Judge Linder was an active member and past president of the Oklahoma Judicial Conference. He served as Presiding Judge for the Northwest Administrative Judicial District. As much as he loved and led in his judicial service, all who knew him were keenly aware of his love of hunting. Judge Linder was a favorite guide for the annual Lt. Governor’s Turkey Hunt and served as a host for the Alva site.
He is survived by his wife Wylodean, daughter Jana Pitt, son Jon Linder, daughter Julia Schrock, four grandchildren, two great grandchildren, and his sister Carolyn Calvery.
In lieu of flowers, the family requests contributions be made to the Dean Linder Broadcast Scholarship, Northwestern Foundation and Alumni Association, or the First Christian Church Disciples of Christ, Alva.
Repeating Judge Linder’s signature sign-off: “Good night and continue to be real good sports.”
Open to all. You are invited to a networking social event at the Jones Assembly in Oklahoma City. The event on Friday, July 30, from 5 - 8 p.m., is the culmination of the Summer CLE Series. Even if you haven't signed up for one of the courses (we hope you will), please come to the social mixer to catch up with lawyers and members of the OBA Board of Governors. Click this link to register for your $20 ticket that covers hors d'oeuvres and two beverages.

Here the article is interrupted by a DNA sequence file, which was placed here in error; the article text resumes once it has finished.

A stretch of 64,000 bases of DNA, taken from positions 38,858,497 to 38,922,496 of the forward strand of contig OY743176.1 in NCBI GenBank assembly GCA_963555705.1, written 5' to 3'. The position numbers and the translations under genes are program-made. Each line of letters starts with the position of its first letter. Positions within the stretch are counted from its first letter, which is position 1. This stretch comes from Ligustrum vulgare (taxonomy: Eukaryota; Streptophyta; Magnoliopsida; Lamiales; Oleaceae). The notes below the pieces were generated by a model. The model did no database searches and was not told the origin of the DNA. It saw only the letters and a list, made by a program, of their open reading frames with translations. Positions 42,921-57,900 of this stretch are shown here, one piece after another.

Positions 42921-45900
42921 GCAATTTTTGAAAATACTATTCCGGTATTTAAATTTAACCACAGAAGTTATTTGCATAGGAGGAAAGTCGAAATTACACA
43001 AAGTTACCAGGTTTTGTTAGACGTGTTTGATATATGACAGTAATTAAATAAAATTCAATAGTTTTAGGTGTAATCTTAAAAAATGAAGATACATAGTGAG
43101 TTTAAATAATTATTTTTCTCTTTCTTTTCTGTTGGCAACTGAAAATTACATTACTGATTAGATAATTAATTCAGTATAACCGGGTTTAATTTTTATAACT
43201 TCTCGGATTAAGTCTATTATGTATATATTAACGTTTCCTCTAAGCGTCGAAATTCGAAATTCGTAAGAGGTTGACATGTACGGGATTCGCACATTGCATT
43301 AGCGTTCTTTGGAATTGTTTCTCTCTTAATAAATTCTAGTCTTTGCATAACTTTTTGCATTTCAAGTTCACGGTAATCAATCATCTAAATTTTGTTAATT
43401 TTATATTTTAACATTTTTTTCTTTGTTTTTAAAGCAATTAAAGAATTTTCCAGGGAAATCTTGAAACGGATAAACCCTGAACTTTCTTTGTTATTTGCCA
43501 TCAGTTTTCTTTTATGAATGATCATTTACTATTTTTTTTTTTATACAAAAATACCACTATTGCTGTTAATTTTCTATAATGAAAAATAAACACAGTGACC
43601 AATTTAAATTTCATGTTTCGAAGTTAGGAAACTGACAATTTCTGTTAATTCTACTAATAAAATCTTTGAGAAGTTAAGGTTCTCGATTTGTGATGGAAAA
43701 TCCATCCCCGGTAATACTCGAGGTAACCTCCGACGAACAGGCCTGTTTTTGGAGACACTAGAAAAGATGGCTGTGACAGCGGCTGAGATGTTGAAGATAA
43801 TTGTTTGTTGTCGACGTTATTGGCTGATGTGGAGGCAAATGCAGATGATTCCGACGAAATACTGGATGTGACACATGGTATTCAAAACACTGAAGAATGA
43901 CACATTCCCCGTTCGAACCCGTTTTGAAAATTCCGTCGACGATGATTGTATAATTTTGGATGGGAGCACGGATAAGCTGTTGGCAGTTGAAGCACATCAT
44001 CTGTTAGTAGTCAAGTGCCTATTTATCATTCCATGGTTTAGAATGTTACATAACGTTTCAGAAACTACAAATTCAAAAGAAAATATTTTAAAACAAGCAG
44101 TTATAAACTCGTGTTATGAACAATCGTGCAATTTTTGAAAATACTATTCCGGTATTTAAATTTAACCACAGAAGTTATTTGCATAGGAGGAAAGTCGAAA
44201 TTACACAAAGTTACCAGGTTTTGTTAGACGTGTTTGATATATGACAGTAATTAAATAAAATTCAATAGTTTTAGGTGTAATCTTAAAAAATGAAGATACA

Microsoft 365 and MS Office Resources
By Jim Calloway
Microsoft Word is an important tool. But, unlike most tools, using it doesn’t improve your skills with practice. You can become a Microsoft Word power user. But you do that with training, internet searches that often begin “How do I ….“ and reading tutorials and help files.
Today we are sharing a great resource with many videos, articles and other training and learning tools. Catherine Reach is the Director of the North Carolina Bar Association Center for Practice Management. Many of you attended her presentation on Microsoft 365 for the 2020 OBA Virtual Annual Meeting. She has put together an excellent collection of resources at the Center’s Microsoft 365 and MS Office Resources.
First in the collection is her program on Microsoft 365 for the OBA Virtual Annual Meeting. So, if you missed it or just want a refresher, you can watch the entire presentation. No MCLE credit, of course. But, as the pitchman says, “Wait there’s more!” There are several selected YouTube videos, many articles and other training options. If you feel you, or your law firm, is behind the times with Microsoft 365, this is a great path forward. Don’t just watch a video or read an article. Then open MS 365 and try out what you have just seen or read about. Investing the time will be repaid in the future. Share the link with those who work in your office. Maybe you can have a contest for the best thing learned that the firm can put into practice next week. How many hours do you spend with Word each week? This opportunity is the lawyer equivalent of sharpening your saw before cutting the tree.